Wired tweeted this today:
I would have written it like “… with stuff you may already have at home”. “Might” is used in a sentence to express what is “hypothetical, counterfactual or remotely possible”, as I found on this site. If you say “it’s not that hard”, then I don’t assume that it is remotely possible or even hypothetical that I already have the stuff at home. Rather, I would assume that it is possible or factual that I have the stuff at home. Which means, “I may have the stuff at home”. I am surprised that an editor of Wired should make such a mistake.
Last week I read the documentation of the Dutch Corona app on github. It says
If you say that validation and tests may lead to changes of the documentation, you refer to a highly probable possibility that you will change the documentation because it is very rare that validation and tests do not lead to changes in the application and in the documentation. When you say “we might add or remove features” you say “it’s almost certain we won’t”. When you say “we may add or remove features” you mean to say “there is an actual possibility we will”.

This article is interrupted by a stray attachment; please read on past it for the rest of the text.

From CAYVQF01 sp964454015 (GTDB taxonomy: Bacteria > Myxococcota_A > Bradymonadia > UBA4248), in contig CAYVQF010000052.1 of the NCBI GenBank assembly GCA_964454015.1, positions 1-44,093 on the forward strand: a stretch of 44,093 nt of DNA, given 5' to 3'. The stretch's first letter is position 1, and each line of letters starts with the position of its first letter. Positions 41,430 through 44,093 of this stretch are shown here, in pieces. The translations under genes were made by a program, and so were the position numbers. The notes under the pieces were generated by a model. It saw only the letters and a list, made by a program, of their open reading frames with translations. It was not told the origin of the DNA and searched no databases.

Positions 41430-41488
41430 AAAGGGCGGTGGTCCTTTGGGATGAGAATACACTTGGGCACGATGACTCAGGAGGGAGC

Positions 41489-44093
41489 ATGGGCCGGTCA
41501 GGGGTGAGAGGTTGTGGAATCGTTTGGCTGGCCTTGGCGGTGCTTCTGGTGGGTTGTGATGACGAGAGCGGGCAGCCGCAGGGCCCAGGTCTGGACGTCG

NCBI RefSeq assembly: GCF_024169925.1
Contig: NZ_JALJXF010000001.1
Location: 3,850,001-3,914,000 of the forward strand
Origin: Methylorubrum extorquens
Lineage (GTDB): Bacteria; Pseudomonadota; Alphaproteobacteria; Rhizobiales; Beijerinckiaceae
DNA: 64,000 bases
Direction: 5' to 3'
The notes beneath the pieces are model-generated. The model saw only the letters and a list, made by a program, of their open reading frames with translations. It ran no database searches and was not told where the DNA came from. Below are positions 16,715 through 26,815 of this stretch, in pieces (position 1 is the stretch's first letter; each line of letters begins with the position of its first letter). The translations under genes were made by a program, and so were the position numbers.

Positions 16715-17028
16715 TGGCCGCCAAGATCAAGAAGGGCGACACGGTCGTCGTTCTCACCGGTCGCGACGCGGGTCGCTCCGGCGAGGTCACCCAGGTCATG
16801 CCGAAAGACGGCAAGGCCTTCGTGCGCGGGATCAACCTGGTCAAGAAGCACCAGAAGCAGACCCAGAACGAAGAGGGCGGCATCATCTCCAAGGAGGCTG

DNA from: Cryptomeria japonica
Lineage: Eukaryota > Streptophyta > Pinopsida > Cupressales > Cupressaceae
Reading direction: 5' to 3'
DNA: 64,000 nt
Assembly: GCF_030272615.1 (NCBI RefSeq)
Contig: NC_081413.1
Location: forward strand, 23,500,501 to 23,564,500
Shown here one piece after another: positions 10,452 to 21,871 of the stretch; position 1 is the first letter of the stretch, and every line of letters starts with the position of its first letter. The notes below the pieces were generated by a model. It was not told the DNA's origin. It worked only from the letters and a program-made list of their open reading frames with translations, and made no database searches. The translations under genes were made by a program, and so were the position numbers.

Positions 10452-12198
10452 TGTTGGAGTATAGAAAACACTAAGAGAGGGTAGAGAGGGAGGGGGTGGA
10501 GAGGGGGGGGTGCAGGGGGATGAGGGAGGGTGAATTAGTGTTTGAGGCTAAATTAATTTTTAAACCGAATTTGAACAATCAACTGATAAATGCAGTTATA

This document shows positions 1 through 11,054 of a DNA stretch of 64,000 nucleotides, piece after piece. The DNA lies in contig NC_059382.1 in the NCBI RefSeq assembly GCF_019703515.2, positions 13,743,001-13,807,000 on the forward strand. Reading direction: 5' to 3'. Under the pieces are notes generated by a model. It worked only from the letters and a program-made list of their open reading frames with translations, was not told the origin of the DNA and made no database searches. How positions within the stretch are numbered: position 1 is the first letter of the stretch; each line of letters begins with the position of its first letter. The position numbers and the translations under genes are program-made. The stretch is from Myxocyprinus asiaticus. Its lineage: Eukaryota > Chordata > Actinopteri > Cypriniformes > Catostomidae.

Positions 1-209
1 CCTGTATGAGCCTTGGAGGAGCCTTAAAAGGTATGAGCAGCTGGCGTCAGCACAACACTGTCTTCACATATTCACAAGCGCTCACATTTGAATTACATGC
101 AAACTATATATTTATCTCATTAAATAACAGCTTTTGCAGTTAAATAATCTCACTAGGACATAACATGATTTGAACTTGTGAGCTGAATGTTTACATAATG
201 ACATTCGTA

Today, people use “might” a lot more than “may” when expressing an intent. This means that where we used to have two different ways of expressing an intent, we now only have one. We lost the option of indicating whether our intention (the thing we may/might do) is a real possibility or just a hypothetical one. The reader or the listener will have to infer this from the rest of our sentence or even from following sentences. This makes listening and reading a tad more difficult. Also, removing options from our language makes it less expressive and poorer. Neanderthals had a much less expressive language than we have, so in a way, removing an option or a word from our language brings us one step closer to being Neanderthals.